An expense stop is a standard part of many leases for office and commercial space, and at its simplest, is pretty easy to understand. Also sometimes referred to as "additional rent," an expense stop simply is the maximum amount that a property manager or landlord has agreed to pay for expenses.
LeaseMatrix defines an expense stop this way in its commercial leasing glossary: "A fixed amount (typically per square foot) in a lease where the tenant is responsible for all building operating expenses and taxes in excess of said amount."
Expense stops, then, are used to protect landlords’ operating income by putting a cap on operating expenses and passing the remainder through to tenants as part of their occupancy cost. In a typical commercial lease, those expenses include things like property taxes, insurance, utilities, custodial service, common area maintenance, and management fees. Capital expenditures, like replacing a roof, are usually not included.
Expense stops are a standard part of full-service gross leases, in which the landlord pays for all operating expenses up to that expense stop. That’s quite different than, say, a triple net lease or other net lease in which the tenants pay all, or some, of those actual expenses themselves.
How a typical expense stop works
PropertyMetrics.com provides this example of how a typical expense stop works in a pro-rata setting, such as an office lease or retail lease: “Let’s say we’re looking at a 10,000-square-foot office building with two tenants occupying 5,000 square feet each. Each tenant signs a lease for $25 per square foot with all expenses passed through to the owner, up to $7 per square foot, or $70,000 per year.
"Suppose operating expenses actually turn out to be $100,000 per year. That means that the tenants would be required to pay $30,000 towards operating expenses, while the landlord’s out-of-pocket cost would be limited to $70,000."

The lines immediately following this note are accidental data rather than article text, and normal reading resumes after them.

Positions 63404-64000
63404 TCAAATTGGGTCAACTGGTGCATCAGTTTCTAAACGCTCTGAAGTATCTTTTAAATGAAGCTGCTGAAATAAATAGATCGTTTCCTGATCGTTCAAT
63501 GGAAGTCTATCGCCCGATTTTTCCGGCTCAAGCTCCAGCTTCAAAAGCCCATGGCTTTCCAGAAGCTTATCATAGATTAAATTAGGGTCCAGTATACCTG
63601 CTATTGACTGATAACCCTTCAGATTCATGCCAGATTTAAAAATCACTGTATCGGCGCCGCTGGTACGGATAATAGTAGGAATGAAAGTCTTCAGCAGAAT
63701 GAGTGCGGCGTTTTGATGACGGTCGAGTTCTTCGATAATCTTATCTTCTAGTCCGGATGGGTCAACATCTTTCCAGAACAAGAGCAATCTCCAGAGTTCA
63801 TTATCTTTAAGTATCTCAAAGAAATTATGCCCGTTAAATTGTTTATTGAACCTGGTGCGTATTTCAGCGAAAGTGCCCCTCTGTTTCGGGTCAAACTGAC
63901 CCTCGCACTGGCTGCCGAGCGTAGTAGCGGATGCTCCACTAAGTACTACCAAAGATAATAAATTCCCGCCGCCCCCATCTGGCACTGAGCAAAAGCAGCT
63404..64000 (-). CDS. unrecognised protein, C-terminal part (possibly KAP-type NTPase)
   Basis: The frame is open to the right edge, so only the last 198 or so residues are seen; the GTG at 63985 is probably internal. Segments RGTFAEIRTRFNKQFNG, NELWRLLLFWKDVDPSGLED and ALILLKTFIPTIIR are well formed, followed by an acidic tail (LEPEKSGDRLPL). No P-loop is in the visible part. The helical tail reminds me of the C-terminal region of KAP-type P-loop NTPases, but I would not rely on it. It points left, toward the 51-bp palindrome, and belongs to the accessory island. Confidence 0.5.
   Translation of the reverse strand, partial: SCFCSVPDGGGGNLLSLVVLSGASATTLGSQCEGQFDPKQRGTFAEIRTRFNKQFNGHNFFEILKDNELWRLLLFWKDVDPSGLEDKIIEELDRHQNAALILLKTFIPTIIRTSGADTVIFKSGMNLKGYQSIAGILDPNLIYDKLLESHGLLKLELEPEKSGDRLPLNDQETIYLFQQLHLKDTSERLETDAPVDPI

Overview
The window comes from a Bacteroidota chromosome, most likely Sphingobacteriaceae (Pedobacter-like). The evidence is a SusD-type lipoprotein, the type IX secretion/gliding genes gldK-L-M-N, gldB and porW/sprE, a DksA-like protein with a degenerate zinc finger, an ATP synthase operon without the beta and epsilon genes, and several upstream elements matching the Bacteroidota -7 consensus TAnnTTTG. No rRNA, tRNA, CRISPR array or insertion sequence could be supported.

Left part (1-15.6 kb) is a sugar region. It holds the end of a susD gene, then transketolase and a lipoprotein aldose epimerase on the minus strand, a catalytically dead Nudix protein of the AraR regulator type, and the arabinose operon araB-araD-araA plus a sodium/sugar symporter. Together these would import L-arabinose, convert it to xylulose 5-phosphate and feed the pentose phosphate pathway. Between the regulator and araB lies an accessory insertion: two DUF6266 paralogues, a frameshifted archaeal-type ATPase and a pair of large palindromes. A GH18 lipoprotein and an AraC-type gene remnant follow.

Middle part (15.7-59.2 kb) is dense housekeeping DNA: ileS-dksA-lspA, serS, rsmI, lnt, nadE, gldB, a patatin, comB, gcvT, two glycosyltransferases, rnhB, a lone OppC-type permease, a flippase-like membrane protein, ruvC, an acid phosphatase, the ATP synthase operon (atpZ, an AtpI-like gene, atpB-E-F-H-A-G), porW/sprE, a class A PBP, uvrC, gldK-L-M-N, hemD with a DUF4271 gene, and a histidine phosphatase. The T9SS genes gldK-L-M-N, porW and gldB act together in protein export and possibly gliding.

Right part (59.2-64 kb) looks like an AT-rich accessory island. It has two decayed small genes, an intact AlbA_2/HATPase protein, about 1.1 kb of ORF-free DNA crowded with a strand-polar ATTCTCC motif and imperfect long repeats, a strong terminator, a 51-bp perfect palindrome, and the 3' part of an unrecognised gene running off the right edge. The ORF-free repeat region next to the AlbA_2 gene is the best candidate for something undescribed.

"Normally in multi-tenant buildings, each tenant is only responsible for their pro-rata share of operating expenses above the expense stop. So, in this case, each tenant would only have an out-of-pocket obligation of $15,000."
The base-year stop
The base-year stop is a kind of expense stop and the terms are sometimes used interchangeably. The distinction here is that a base-year stop is based on the tenant’s first 12 months of occupancy or a calendar year, while the expense stop is usually a predetermined dollar amount going into the lease.
One downside of the base-year stop is that, because it’s benchmarked against actual expenses, tenants may insist the lease includes the right to audit the landlord’s expenses each year.
LeaseMatrix says this: "An explicitly stated expense stop avoids the need for a tenant to be concerned about how the base-year stop is established, but it’s important to validate that any expense stop used is a realistic starting point from which to benchmark future expense increases. If the expense stop is artificially low, the tenant risks being exposed to larger than expected reimbursement billings from the landlord."
Creating a sustainable leasing arrangementWhile no two situations are the same, it’s generally accepted that landlords can expect tenants to help with operating costs for the building they occupy for their own businesses.
Consult with a qualified broker-agent or leasing attorney to help decide how to handle operational expenses in any lease structure, of course, including whether to use a predetermined or base-year expense stop.
How to split and cap those expenses is best negotiated with the best interests of both parties in mind, especially since a commercial lease can easily be for five or 10 years or more.
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